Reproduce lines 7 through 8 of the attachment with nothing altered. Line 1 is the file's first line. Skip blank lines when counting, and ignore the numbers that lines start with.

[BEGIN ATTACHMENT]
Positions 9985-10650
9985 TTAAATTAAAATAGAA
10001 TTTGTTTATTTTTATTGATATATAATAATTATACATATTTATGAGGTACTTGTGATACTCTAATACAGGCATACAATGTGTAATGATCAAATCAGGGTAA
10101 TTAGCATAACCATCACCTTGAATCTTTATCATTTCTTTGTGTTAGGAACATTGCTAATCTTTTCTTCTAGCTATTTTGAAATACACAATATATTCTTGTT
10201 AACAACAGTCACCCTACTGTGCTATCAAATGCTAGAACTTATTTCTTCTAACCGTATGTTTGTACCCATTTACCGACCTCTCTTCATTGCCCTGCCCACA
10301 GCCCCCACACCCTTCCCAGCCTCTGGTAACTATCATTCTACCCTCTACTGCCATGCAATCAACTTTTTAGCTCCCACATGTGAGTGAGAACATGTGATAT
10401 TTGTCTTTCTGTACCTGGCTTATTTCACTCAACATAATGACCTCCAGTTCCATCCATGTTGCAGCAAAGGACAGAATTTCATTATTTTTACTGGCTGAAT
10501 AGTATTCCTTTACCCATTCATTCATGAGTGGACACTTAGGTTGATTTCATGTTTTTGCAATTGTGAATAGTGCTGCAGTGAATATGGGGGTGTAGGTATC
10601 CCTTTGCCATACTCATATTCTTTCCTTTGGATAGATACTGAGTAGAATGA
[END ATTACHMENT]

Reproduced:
10401 TTGTCTTTCTGTACCTGGCTTATTTCACTCAACATAATGACCTCCAGTTCCATCCATGTTGCAGCAAAGGACAGAATTTCATTATTTTTACTGGCTGAAT
10501 AGTATTCCTTTACCCATTCATTCATGAGTGGACACTTAGGTTGATTTCATGTTTTTGCAATTGTGAATAGTGCTGCAGTGAATATGGGGGTGTAGGTATC